The moment you start writing your personal statement to please the admissions committees is the moment it is no longer personal.Click To Tweet

For many more suggestions on how to write your personal statement, check out my book, The Premed Playbook: Guide to the Medical School Personal Statement (that's an Amazon link).

Secondary Applications to Medical School

After you submit your AMCAS, AACOMAS, or TMDSAS applications, you will start receiving secondary applications in the mail. Secondary applications are another level of filtering for ranking medical school applicants. At many schools, every single applicant who submits a primary application will get a secondary application.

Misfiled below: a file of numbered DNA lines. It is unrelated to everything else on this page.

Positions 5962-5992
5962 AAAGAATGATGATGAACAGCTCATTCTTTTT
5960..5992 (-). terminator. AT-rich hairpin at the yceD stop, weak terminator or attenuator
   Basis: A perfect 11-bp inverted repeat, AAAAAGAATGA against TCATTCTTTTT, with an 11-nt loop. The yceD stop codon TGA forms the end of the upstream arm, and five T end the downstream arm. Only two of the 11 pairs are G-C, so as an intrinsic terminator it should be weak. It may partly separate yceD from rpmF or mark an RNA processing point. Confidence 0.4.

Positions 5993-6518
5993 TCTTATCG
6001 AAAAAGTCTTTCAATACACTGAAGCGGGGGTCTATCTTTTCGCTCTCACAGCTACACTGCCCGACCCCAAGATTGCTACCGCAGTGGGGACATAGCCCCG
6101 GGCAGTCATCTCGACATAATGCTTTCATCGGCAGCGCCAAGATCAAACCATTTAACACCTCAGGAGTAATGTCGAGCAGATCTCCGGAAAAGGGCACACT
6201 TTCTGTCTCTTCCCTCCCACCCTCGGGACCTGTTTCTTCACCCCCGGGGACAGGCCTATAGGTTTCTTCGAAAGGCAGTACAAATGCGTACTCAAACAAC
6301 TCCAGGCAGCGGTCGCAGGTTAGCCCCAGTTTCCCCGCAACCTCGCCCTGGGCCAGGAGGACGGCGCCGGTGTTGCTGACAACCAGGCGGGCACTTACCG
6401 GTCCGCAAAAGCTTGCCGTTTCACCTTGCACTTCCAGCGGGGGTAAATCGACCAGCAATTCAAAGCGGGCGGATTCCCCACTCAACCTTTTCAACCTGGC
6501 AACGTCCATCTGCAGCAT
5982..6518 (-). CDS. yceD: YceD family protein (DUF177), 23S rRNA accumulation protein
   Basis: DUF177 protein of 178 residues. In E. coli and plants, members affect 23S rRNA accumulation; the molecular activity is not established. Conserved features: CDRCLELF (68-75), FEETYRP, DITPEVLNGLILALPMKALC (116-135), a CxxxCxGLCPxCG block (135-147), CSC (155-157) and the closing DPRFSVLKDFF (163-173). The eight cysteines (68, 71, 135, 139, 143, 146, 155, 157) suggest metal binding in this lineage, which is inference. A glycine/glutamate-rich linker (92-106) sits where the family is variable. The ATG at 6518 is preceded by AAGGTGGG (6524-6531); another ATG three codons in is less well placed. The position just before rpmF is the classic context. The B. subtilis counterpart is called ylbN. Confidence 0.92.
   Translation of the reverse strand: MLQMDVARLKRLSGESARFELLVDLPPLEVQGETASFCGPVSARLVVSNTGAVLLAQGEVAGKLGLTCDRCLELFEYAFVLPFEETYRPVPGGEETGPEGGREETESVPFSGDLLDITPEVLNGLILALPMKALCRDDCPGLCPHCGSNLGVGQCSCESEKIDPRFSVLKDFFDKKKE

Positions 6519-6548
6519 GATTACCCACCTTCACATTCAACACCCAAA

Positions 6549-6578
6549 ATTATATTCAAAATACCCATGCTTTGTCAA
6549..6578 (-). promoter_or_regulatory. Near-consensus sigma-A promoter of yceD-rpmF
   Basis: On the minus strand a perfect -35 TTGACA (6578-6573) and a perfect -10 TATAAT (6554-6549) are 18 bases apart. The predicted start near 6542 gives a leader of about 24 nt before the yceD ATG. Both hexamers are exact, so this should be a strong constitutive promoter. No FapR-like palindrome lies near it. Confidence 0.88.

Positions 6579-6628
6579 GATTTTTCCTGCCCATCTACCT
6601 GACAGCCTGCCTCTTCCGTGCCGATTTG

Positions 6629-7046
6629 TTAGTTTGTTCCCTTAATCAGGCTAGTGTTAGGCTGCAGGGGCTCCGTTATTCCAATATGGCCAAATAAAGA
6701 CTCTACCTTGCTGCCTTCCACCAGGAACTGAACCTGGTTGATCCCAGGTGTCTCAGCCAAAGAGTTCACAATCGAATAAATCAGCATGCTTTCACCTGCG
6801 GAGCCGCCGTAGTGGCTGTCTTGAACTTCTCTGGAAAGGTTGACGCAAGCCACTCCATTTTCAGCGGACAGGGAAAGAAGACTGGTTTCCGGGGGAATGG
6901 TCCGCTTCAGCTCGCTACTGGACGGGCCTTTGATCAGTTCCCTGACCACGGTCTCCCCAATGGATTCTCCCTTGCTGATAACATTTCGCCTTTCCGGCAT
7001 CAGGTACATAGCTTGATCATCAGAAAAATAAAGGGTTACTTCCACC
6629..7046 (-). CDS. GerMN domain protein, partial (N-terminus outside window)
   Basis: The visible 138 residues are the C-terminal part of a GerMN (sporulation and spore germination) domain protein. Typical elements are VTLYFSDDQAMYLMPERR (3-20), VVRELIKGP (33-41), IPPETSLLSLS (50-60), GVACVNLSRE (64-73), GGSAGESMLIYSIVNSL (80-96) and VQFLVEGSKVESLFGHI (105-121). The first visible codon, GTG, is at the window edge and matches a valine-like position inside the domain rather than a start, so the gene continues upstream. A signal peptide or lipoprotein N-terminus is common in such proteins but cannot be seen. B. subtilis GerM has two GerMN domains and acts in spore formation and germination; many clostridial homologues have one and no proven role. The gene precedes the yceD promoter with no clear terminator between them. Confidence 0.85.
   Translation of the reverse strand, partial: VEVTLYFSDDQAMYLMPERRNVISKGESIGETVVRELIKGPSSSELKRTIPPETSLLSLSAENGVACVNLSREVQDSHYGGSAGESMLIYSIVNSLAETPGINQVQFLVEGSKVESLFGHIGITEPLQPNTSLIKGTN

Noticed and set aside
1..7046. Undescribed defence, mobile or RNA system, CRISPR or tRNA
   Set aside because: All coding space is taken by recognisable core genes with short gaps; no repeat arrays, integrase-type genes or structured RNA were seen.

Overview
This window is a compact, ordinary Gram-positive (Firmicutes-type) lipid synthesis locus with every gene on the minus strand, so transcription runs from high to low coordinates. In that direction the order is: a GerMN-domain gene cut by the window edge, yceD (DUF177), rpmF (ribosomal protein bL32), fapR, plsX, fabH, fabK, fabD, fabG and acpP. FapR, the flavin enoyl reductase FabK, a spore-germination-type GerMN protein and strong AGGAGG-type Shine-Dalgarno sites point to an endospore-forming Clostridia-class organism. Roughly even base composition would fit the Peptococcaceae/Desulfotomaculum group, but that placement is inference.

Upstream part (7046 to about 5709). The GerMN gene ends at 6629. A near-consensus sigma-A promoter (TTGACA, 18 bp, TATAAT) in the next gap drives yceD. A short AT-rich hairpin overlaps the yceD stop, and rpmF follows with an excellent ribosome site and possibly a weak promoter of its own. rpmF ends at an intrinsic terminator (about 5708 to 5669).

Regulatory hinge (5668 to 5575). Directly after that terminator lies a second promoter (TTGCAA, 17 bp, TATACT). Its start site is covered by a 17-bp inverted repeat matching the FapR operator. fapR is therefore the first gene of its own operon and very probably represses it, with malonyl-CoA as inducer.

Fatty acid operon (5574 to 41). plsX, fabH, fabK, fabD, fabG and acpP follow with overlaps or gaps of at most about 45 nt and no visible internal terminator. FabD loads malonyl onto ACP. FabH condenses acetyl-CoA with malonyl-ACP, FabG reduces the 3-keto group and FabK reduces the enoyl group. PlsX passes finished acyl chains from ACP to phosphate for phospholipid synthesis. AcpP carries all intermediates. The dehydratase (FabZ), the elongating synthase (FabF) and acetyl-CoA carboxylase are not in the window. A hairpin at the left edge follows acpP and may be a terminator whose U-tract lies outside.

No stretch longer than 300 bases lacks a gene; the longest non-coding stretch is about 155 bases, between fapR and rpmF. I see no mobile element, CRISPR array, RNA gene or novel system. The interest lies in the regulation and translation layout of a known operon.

Sending secondaries to everyone benefits the medical schools in multiple ways. The fees you will pay for secondary applications is anywhere from $40 to $120 or more each. This can really add up, for you and the schools. Sending secondaries to everyone also reduces the school's huge pile of applications to go through since not everyone will return a secondary application.

A rule of thumb is that you should try to return your secondary applications within two weeks of receiving them. This shows the medical schools that you are interested in attending their school specifically.

A rule of thumb is that you should try to return your secondary applications within two weeks of receiving them.Click To Tweet

Many students choose to prewrite their secondary essays to help them meet this two-week turnaround window. Since most medical schools reuse the same essay prompts every year, you can use a database like our Secondary Application Essay Library to prewrite your answers. Then, when you get the actual prompts from the school, you can just double check your answers, and send it back right away.